Macarons filled with a lemon cream and curd that won't make macarons soggy. It's a mouthwatering and delicious macaron recipe made with REAL lemons - no artificial flavours.
Why You'll Love This Recipe
- Low-moisture lemon curd prevents macarons from getting soggy.
- Uses all natural ingredients, no artificial flavors.
- Uses simple ingredients that can be found at most grocery stores.
- Mouthwatering and delicious. Cuts down the sweetness of the macaron shells.
How To Prevent Soggy Lemon Curd Macarons
I don't know about you, but I found that every macaron filled with lemon curd I've had in the past has been soggy since fruit curds are higher in moisture than other fillings. So in this recipe, I created a lemon curd recipe that would not cause the macaron shells to become soggy. The curd itself is low in moisture so it won't start eating away at the macarons shells (get my Best Macaron Recipe here). A lemon curd is made first and then added into a Swiss meringue buttercream to create a lemon buttercream. The buttercream is piped into a ring shape, creating a dam, which will then be filled with the low-moisture lemon curd. The end result is a very sturdy and lemon-y curd that holds up inside the macaron for days. I'm so pleased with the results and I hope you will get a chance to test out this new recipe. It's perfect for those who are looking for a macaron that is "less sweet".
How To Make Macarons Less Sweet?
One of the most common complaints about macarons is that they are "too sweet", I am from the camp that you should take macarons as they are. Either you like them or you don't and forgo manipulating the sugar level in the shells to make it less sweet. Sugar is one of the few but basic ingredients in the shells and you need a certain amount of it for it to be stable. There are still ways to get around the perception of it's sweetness and one of them is to consider the fillings that it's being paired with.
The type and flavour of the fillings can greatly impact how sweet the resulting macarons will be. An American Buttercream - one that is made with icing sugar and butter - will be considerably sweeter than the Swiss or Italian version. Learn more about different Macaron Filling Types here. My personal preference is to never use an American buttercream with macarons. It may be a sweet indulgence on cupcakes but it's sugary taste can be too much when paired with an already sweet macaron shell.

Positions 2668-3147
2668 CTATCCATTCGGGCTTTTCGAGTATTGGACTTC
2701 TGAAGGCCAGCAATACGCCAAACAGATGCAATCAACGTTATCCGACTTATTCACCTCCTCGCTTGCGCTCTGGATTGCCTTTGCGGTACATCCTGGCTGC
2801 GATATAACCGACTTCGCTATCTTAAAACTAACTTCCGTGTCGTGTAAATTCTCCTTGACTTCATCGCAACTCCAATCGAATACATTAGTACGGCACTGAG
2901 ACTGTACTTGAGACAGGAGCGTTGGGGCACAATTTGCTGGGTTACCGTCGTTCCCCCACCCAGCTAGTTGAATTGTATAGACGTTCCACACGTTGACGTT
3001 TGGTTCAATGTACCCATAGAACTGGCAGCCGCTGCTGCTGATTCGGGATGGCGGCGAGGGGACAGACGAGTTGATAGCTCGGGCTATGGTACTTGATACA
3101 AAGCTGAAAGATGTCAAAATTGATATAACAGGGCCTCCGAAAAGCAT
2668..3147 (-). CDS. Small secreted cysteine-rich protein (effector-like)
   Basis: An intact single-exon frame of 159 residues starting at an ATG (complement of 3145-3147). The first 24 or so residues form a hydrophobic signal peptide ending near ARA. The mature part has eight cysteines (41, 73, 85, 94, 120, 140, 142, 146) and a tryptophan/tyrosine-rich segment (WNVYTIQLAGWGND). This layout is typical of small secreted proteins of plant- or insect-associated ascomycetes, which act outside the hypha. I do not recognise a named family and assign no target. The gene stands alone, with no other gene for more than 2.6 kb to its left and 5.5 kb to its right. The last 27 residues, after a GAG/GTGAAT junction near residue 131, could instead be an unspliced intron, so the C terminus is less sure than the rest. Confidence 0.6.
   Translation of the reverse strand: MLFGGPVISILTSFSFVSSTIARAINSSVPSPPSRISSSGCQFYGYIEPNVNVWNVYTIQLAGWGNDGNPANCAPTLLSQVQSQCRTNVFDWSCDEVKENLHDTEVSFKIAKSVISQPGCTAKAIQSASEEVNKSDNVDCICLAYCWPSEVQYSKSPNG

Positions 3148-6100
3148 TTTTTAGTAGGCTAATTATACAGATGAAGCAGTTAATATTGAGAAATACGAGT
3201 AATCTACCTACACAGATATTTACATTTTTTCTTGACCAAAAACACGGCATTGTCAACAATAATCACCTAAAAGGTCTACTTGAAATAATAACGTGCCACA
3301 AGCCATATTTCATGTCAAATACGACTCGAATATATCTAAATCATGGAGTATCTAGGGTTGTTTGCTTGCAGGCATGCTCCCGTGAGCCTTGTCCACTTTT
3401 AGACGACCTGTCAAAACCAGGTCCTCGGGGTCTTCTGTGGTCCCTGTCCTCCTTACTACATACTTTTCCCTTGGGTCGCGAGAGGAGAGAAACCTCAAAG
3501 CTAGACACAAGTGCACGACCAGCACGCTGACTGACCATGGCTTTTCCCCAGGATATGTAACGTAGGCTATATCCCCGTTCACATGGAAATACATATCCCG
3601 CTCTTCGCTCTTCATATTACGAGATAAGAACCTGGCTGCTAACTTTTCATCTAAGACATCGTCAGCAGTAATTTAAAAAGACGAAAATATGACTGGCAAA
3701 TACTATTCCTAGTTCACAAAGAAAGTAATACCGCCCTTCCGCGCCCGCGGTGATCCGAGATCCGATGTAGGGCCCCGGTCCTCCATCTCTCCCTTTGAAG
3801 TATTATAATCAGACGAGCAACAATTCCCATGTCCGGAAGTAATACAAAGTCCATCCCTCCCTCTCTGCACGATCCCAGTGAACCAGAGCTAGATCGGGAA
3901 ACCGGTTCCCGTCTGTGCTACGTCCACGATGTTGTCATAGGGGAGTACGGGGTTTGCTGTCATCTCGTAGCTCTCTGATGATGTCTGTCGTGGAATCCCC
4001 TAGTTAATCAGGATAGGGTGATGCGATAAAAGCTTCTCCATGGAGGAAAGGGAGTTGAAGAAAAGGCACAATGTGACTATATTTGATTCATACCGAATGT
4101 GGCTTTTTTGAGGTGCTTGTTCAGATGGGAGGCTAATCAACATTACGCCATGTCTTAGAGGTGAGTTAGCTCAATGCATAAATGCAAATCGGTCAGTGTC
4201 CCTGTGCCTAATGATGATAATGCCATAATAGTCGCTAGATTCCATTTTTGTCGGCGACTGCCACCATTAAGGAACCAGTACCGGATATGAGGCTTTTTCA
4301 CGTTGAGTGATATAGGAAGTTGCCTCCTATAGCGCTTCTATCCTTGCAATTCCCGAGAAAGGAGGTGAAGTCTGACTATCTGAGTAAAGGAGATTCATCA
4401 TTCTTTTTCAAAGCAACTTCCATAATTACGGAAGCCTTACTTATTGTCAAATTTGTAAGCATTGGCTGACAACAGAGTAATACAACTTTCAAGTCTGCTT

Tart Lemon Filling Cuts the Sweetness in Macarons
Another quick remedy to reduce the sweetness in macarons is to fill it with a tart fruit filling. The acidity in fruit fillings is a perfect mouthwatering contrast to the sweet shells. One of my favourite fruit fillings is the lemon buttercream with a lemon curd center. I really appreciate how this flavour can be achieved entirely with the fruit itself without the need for artificial flavourings.
Ingredients and Substitutions
For the Lemon Curd and Buttercream
- Organic Lemons - This recipe requires using the zest of the lemons so organic lemons will be preferable.
- Eggs - large size.
- Butter - Use unsalted. For use in the buttercream, ensure that the butter is at room temperature. This is crucial for it to incorporate into the meringue mixture.
- Granulated sugar
For the Basic Macaron Shell
- Almond flour - it should be ground from blanched almonds. Some brands are more "oilier" than others so for the most consistent results, I like to make my own homemade almond flour. Alternatively, many readers have had good results with this brand.
- Powdered sugar - this is also known as icing sugar or confectioner's sugar. The type sold in North America usually contains a bit of corn starch as an anti-coagulant.